Smiling and shaking his head at the delight caused so easily in the pink haired girl, Sasuke turned his attention to the food Sakura had brought him. There was the ham, but next to it, instead of the normal fare of potato and vegetable, was a salad. He frowned slightly, a little thrown off by the nontraditional side dish, until he noticed the thick slices of fresh tomato atop the salad. We like to personalize every plate , Sakura had said. Sasuke was unable to keep a small smile from stealing to his lips.

"Oh my God, is this a Kage Bushin? I love him!" Sakura's voice abruptly shocked Sasuke out of his thoughts. She had grabbed his book and was looking at it. " The Girl and the Stone. Huh, I've never read this one, but I've read a lot of his other books. Must be new. My favorite's Entanglements of Destiny. "

She read! He had someone to talk books with! Sasuke was ecstatic. "What's it about?"

"Forbidden love, but nothing so cliche as a Romeo and Juliet knockoff. It's completely original." Sakura examined the cover. "What's this one about? The stone looks a little like a gravestone."

"It is. It's about a girl that carves a message into her brother's gravestone after his death, even though it takes her a long time and her fingers bleed and everyone tells her to stop."

"Wow." Sakura placed the book back down on the table. "That's kind of dark."

Sasuke shrugged. "I like dark stuff. It makes you think, you know?"

"Yeah, I know what you mean, but I can't read it very often or I get too many thoughts running around, and then I have to read something nice and light to clear my head." Sakura passed the book back across the table. "Well, I have to get back to the kitchen. Those dishes aren’t going to wash themselves. Nice talking to you."

"You too." Sakura had gotten halfway across the room before Sasuke called after her. "Sakura?"


"Thank you," Sasuke said, really meaning it.

A grin broke across her face. "Don't mention it."

And then she was gone, leaving Sasuke alone.

He ate while reading, sucked back into the realm of the book. When he left the dining area, he couldn't bear to put it down long enough to traverse the stairs, so he climbed them while holding the book open in front of his face. It was only at his bedroom door that he closed it, remembering for the first time since leaving the library his trouble with Naruto.

With bated breath, Sasuke pushed the door to his bedroom open, half expecting some prank to come crashing down on his head. At least now he knew it would be a harmless prank, rather than a life threatening one.

When no audible crash came, Sasuke strode into the bedroom, and stood in shock at what he found. The massive shadow explosion of this morning was gone, every article of clothing folded neatly and placed in still-open drawers. Sasuke felt hope sizzle in his heart; perhaps Naruto had decided to leave him alone, and he could have the normal vacation he wanted.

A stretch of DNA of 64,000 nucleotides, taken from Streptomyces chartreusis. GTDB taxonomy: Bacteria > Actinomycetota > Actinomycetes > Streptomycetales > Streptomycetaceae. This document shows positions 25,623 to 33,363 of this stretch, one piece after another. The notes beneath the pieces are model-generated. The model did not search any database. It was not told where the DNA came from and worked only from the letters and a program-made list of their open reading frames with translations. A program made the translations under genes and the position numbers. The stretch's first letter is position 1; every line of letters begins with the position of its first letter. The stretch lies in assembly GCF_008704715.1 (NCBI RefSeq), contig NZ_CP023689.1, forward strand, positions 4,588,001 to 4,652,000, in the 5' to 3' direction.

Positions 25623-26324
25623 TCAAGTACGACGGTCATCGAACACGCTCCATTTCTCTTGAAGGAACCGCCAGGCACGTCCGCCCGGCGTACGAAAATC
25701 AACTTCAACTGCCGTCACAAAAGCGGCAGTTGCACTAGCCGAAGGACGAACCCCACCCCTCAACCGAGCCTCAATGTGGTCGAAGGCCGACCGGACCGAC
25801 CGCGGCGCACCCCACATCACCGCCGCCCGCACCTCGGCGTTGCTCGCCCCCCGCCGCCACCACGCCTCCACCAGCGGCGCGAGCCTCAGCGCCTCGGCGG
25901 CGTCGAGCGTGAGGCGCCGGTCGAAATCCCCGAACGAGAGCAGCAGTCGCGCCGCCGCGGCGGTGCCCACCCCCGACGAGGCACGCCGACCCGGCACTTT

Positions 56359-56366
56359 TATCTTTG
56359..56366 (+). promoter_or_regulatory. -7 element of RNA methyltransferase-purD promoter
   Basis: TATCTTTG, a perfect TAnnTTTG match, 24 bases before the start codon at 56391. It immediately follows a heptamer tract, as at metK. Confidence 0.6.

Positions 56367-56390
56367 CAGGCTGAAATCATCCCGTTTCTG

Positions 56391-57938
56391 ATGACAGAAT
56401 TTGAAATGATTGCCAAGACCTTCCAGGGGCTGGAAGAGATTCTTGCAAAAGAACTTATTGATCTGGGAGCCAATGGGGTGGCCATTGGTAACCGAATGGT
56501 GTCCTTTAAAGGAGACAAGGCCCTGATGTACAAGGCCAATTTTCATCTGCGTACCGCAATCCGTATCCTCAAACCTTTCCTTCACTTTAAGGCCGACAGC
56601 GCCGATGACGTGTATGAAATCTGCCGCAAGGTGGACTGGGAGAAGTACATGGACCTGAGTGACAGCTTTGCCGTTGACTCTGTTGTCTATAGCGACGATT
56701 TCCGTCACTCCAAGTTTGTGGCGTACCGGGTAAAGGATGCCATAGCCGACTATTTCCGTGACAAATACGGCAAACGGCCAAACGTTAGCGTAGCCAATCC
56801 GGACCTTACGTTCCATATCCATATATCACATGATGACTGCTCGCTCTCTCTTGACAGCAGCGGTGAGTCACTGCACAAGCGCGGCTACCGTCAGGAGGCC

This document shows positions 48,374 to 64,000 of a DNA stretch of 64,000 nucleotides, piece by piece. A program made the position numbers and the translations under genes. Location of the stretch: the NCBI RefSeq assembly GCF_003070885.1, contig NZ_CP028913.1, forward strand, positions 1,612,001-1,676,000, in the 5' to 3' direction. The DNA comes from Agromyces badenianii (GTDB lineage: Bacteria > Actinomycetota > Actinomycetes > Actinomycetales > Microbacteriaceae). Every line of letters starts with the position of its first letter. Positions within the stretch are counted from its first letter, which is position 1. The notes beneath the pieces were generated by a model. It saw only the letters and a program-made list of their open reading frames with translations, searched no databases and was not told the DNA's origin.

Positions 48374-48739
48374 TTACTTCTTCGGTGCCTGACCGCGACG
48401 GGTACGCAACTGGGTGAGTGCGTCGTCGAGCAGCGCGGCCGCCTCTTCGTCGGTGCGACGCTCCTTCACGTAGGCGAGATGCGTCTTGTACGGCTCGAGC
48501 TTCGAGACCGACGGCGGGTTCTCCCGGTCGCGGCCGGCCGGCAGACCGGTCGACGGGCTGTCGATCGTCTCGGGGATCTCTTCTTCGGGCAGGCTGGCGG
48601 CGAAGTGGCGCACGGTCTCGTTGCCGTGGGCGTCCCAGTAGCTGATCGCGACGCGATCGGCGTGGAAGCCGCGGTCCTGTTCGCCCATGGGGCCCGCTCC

Quickly, Sasuke put on a pair of pajamas and texted a single line to his parents, telling them that he was fine and going to bed. When his phone rang a minute later, he shut it off, not wanting them to spoil his good mood.

Sasuke shut off the lights and, after climbing into bed, turned on a bedside lamp, picking up The Girl and the Stone , determined to finish it before going to sleep. It was a short novel, and Sasuke was a fast reader, but it still took him several more hours of emotional rollercoasters as he explored the soul of the girl trying to erect a memorial for her brother.

Well past midnight, Sasuke turned the final page, a few tears escaping from his eyes as he read of the girl refusing to leave her brother's grave when it was in danger of being destroyed, and how she perished atop his resting place, happier than could be imagined because she was going to be with her beloved brother at last.

The book shook in his grasp, and Sasuke was almost afraid to put it down; he’d already decided that he needed to go back to the library the next day, no matter that he was playing directly into Iruka's hands. If the bait was this sweet, Sasuke would gladly sit in the trap the whole summer.

When he turned off the light, bright images of the girl still flashed behind Sasuke's eyelids, not dissipating even when sleep encroached upon him. The last thing that he thought before falling into an easy slumber, so unlike his sleep of the previous night, was that perhaps this vacation wasn't going to be so bad after all.